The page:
In The Extinction Gambit, the first novel of The Extraordinaires, Evadne claims to have a fiancé named Clarence and shows Kingsley a picture of him she keeps in a locket. At the end of the book, Evadne admits that Clarence does not exist and the picture is one she cut out of a postcard.
In Marco Denevi's noirish novel Rosaura at 10 O'Clock, a young man whose nosy neighbors get on his case about not having a girlfriend tells them he's having a secret affair with a married woman named "Rosaura", and sends himself perfumed letters. (Therefore, he's very surprised when one day his landlady tells him, "Rosaura was here this morning asking for you"...)
In the Georgette Heyer novel The Unknown Ajax, Hugo invents a fiancée back in Yorkshire as a way of gracefully getting out of an Arranged Marriage to Anthea. She's already told him that she doesn't want to marry him, but apparently he feels that he must be more tactful. They change their minds.
Chuck: Emmett Milbarge claims to have a girlfriend named Henrietta in Ontario.
Until it became the real thing, Chuck's relationship with Sarah was a variation of the trope in that Sarah existed, was not only in on the lie but came up with it, and everybody actually believed it.
In the pilot episode of Glee, Sandy Ryerson claims that the scandal that got him sacked almost cost him his long distance girlfriend in another city. Will does not look convinced.
Bohort's wife in Kaamelott is an interesting example in that she's mentioned by Bohort as getting very sick whenever she goes anywhere, and is thus never seen. Everyone goes "Sick. Riiiiiiiight.", but at the end of the episode, we do see his wife. It should be mentioned that she shows up to enforce the character's heterosexuality, as Bohort's very... refined nature ended up putting the actor on the cover of a gay magazine.
In How I Met Your Mother, Ted regrets that he didn't know the Canadian Robin in highschool. "You could've been the Canadian girlfriend I told everyone I had!"
Subverted in "Mr. Monk and the Employee of the Month". Randy's girlfriend appears to be one of these: the picture he shows Sharona is the one that came with his wallet ("She's a wallet model!") and he gives what appears to be a Line-of-Sight Name... except that at the end of the episode, we actually see her waving to him from a taxi (and shouting that she loves him).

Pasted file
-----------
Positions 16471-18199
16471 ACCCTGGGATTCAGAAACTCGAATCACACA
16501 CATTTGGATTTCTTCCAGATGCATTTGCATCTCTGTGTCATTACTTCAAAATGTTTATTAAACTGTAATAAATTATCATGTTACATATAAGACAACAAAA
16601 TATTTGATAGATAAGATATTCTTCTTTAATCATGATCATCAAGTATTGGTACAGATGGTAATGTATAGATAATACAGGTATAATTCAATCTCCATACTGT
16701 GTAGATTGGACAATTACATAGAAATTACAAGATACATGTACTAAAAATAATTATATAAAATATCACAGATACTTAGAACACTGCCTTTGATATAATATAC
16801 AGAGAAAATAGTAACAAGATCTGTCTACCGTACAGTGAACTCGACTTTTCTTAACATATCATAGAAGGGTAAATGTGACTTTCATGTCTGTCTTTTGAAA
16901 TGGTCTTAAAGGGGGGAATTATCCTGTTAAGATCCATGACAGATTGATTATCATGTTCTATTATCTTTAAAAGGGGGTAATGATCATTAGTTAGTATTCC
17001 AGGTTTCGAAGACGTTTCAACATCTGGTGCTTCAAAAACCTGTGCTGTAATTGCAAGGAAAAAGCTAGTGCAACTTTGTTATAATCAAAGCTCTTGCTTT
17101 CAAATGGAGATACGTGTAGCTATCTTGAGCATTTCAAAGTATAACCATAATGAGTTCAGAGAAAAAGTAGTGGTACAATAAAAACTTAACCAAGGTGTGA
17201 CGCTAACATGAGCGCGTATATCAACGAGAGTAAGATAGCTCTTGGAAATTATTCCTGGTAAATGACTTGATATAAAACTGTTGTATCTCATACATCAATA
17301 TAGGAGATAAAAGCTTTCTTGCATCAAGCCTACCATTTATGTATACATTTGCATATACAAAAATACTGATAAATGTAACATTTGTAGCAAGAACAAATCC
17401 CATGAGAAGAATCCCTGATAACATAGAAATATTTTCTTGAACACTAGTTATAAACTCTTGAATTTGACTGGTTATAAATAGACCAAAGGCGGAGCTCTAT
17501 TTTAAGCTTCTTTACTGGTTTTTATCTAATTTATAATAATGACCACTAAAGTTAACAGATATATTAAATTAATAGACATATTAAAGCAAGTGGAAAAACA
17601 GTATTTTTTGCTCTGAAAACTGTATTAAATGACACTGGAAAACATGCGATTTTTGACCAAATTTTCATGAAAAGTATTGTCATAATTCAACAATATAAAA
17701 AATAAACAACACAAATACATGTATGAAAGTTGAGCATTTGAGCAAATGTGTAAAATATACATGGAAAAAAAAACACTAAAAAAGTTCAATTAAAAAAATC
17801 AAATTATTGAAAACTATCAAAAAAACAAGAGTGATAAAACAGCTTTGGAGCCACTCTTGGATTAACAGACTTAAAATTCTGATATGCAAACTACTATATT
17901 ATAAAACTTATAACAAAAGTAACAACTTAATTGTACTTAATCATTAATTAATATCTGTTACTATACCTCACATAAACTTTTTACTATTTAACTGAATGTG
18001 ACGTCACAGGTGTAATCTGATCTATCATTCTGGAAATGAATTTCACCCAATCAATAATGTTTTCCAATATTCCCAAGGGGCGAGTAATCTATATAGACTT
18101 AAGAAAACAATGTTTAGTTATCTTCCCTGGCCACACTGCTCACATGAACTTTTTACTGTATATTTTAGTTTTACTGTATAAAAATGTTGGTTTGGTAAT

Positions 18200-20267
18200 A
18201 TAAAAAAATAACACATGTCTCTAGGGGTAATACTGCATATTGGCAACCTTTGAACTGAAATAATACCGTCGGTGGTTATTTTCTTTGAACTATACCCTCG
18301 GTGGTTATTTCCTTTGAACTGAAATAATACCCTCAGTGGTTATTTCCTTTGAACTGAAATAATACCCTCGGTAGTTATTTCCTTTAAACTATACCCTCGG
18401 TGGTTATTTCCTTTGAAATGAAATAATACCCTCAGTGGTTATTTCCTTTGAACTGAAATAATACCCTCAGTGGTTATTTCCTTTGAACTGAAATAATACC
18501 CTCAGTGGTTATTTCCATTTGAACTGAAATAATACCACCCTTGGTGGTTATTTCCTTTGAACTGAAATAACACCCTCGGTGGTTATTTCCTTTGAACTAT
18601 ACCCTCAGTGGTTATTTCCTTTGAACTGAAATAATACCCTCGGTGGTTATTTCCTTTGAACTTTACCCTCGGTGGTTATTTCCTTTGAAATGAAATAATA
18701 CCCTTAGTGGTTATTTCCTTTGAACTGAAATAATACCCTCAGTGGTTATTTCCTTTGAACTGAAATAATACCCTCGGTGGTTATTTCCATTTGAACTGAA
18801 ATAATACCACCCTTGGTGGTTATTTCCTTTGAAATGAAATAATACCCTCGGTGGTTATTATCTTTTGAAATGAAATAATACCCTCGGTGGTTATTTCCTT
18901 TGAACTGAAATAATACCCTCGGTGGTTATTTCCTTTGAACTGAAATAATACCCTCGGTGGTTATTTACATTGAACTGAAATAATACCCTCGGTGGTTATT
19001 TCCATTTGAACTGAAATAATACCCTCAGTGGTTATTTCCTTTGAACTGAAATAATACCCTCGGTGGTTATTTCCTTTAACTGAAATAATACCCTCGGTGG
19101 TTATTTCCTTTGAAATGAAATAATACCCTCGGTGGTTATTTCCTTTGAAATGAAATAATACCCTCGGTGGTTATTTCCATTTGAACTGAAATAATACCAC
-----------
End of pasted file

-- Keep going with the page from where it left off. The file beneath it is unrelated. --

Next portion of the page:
We do. Unfortunately for Randy, none of the others do before she leaves, leaving her existence in Cassandra Truth territory.
On 30 Rock, Liz Lemon's man-bashing comedy book causes serious damage to her male friends' relationships, including Lutz, who complains that his girlfriend is very upset, in Canada. Lutz's girlfriend in Canada also has a website specifically dedicated to proving she exists.
Lampshaded with Liz's real boyfriend:
Liz: I'm actually seeing someone right now. And he's never around because he's a pilot. His name is Carol.
Ritchie: That sounds really fake.
Liz: I know how it sounds!
And again with her next boyfriend with a throwaway line about having a "boyfriend in Canada" when Frank claims to have a girlfriend, conveniently explaining why he didn't show up in that week's episode.
Liz: Seriously, Criss is in Canada this week.
The O.C. did this twice. In Season One, Oliver Trask mentioned his girlfriend Natalie Bishop who "went to Pacific". Natalie Bishop was a middle-aged woman who worked in the hotel Oliver lived in. She says she'd "known him since he was a little guy", which adds to the creepiness. In Season Two, The less crazy Zach Stephens mentioned a girlfriend he met in Italy named "Francesca".
Subverted in the Grounded For Life episode "Space Camp Oddity", where Brad says that he had a girlfriend at Space Camp, and brings up several lame excuses when people want to meet her. Eventually, she appears, played by Mila Kunis.
Nathan: Errrr... Mon... Eiiiik... Ka. Moneeka. She's French.
Simon: Well, you should invite her to the party.
Nathan: Oh well, she's in France, on account of being French.
In an episode of The Brady Bunch, Jan pretends to have a boyfriend named George Glass. She also does the same thing in A Very Brady Sequel, and at the end of the movie, ends up finding a real boyfriend with the same name.
On 3rd Rock from the Sun, Dick wants to invite Nina and her boyfriend to dinner, but Mary suspects that Nina's boyfriend doesn't actually exist. The quickness with which Nina turns down the invitation to a double-date does not assuage that suspicion.
Harmony on Buffy and Angel did this a lot according to Willow. "Oh, he goes to a different school, you wouldn't know him." But when Willow cites this, Harmony is actually in a relationship with Spike.
In The IT Crowd episode "Jen The Fredo", Moss talks about a girlfriend he had "on holiday", causing Roy to snap "They're always on holiday, aren't they Moss?".